Cambodia | Opposition Fares Well in Election
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Opposition Fares Well in Election
King Norodom Sihanouk, who abdicated in 2004, died in October 2012 in Beijing at age 89. The country observed a week of mourning following his death. Observers questioned if his successor, Sihamoni, would begin to immerse himself in the country's politics or continue to keep a distance from such matters.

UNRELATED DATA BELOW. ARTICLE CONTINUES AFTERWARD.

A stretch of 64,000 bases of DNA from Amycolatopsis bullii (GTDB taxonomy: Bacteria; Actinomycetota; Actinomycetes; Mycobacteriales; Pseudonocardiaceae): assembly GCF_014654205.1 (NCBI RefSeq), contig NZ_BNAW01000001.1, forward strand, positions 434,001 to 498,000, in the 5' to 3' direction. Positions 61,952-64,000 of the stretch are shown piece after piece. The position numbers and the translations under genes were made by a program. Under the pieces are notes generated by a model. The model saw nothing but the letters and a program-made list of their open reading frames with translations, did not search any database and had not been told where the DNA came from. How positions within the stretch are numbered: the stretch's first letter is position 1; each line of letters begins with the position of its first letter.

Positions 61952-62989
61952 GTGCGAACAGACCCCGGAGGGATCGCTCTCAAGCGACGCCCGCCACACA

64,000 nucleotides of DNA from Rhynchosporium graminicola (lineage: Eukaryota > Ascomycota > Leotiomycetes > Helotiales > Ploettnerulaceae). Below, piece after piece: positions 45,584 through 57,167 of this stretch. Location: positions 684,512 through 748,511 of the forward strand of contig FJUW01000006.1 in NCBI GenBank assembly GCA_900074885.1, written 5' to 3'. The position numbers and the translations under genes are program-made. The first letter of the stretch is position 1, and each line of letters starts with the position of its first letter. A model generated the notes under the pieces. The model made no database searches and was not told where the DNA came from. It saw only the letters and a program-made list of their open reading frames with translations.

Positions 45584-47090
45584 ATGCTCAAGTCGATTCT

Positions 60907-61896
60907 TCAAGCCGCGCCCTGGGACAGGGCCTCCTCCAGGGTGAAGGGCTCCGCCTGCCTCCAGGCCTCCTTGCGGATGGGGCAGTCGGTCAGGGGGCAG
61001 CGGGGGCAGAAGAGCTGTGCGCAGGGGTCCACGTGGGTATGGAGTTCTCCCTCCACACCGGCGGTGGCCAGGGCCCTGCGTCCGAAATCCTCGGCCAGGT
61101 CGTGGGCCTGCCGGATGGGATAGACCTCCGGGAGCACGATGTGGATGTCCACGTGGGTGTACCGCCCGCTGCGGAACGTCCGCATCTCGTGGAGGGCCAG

The July 2013 election for seats in the National Assembly was unexpectedly close. Preliminary results had the governing Cambodian People’s Party taking 68 out of 123 seats, or 55%, and and the opposition Cambodia National Rescue Party, headed by Sam Rainsy, winning 55 seats—45%. Rainsy alleged that votes of his supporters had been suppressed. Rainsy and Prime Minister Hun Sen agreed to cooperate with an investigation by the National Election Committee. The committee ratified the election results in early September, confirming the preliminary results. Massive protests broke out in Phnom Penh over the decision and the Cambodia National Rescue Party boycotted the opening of parliament, which voted Hun Sen in to another five-year term. Protests against Hun Sen continued throughout 2013. Demonstrators called for his resignation and also demanded higher wages for garment workers. The protests turned violent in January 2014, when police killed five garment workers.